We believe several factors contributed to the success of the Community Partners Program.  Letters Foundation was transparent about their goals in piloting the program, as well as their expectations of partners.  Quarterly convenings were facilitated to maximize open and authentic dialogue, which created space for partners to voice their feedback and concerns.  Mutual respect led to mutual trust, which resulted in the creation and co-design of a new grantmaking process for our constituents that was streamlined for staff, dignified for applicants, and effective overall.  Events hosted by Letters Foundation also provided opportunities for our organizations to connect and network with each other, breaking down silos that are common in the nonprofit sector [silos perpetuated by the scarcity of and competition for support funding.]

The Community Partners Program highlighted the importance of building strong relationships.  It has also demonstrated that flexibility in funding does not compromise, but rather amplifies, the integrity and the impact of giving, especially when the amount of assistance is determined in partnership with the person seeking assistance.

We must all work together to remove barriers to access for families seeking basic needs, and recognize that financial emergencies for people experiencing chronic poverty are rooted in systemic failures, not individual decision-making.  We call on the funding, government, and nonprofit communities to proactively work together to create more sustainable funding streams for nonprofits, and more equitable policies for communities of color, low-income communities, and trauma survivors.  Our partnership effort with Letters Foundation remains an important lesson in the power of collaborating across sectors.


Contributing authors represent the following four Community Partner organizations:
Tania Shabazz and Nadav David of Compass Working Capital; Karsten Cash of One Family, Inc.; Clare Namugga and Rebecca Britton-Anastas of Boston Area Rape Crisis Center; Joanne Timmons of Boston Medical Center’s Domestic Violence Program.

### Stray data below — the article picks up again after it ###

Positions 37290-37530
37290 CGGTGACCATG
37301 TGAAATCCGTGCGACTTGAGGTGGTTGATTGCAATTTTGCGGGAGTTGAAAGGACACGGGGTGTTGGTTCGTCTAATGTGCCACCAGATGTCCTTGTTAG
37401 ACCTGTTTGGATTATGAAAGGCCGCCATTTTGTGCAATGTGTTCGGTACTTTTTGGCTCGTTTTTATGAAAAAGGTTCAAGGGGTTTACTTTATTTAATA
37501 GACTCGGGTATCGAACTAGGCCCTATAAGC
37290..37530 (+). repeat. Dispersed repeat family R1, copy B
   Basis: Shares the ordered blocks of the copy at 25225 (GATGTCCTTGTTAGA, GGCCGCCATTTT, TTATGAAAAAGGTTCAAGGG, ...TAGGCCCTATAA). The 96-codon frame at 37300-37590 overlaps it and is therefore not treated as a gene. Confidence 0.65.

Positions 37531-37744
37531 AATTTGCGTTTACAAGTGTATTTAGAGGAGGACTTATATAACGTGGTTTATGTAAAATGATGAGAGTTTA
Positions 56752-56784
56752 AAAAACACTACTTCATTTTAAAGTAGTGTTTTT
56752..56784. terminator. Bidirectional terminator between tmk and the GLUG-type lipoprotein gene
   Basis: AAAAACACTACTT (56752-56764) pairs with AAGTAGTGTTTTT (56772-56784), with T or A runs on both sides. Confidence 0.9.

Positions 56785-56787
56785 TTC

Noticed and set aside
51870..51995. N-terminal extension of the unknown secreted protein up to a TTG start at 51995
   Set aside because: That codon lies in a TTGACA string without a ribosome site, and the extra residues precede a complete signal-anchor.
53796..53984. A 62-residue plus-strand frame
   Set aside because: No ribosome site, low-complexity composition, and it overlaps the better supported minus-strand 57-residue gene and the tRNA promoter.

Our first annual Community Partners Appreciation Event in 2018 at More Than Words

We urge you to take heed of this call to action in any or all of the following ways:

  1. Learn more about, and consider supporting, our participating Community Partners.  A full list of all partner organizations, as well as more information about our Community Partners Program, can be found here.
  2. Get to know the Boston BullPen Project (BBP) and their nonprofit partners.  BBP established a similar partnership model with nonprofits in Greater Boston.  Their mission is to serve as the bridge that connects crisis and solution. They intend to mitigate in the short term and allow those in crisis to get back on their feet by providing necessary capital to address a particular need within a 24-48 hour period. The feedback BBP received over the years has provided their team with motivation as they aspire to directly support members of our greater community.
  3. Visit Philanthropy MA’s website to find a comprehensive list of Response and Relief Resources and Funds for those most acutely affected by COVID-19 across the Commonwealth of Massachusetts.
  4. Find a state-by-state list of emergency relief funds here.  All funds were established in the wake of COVID-19 hosted at U.S.-based foundations that serve nonprofits.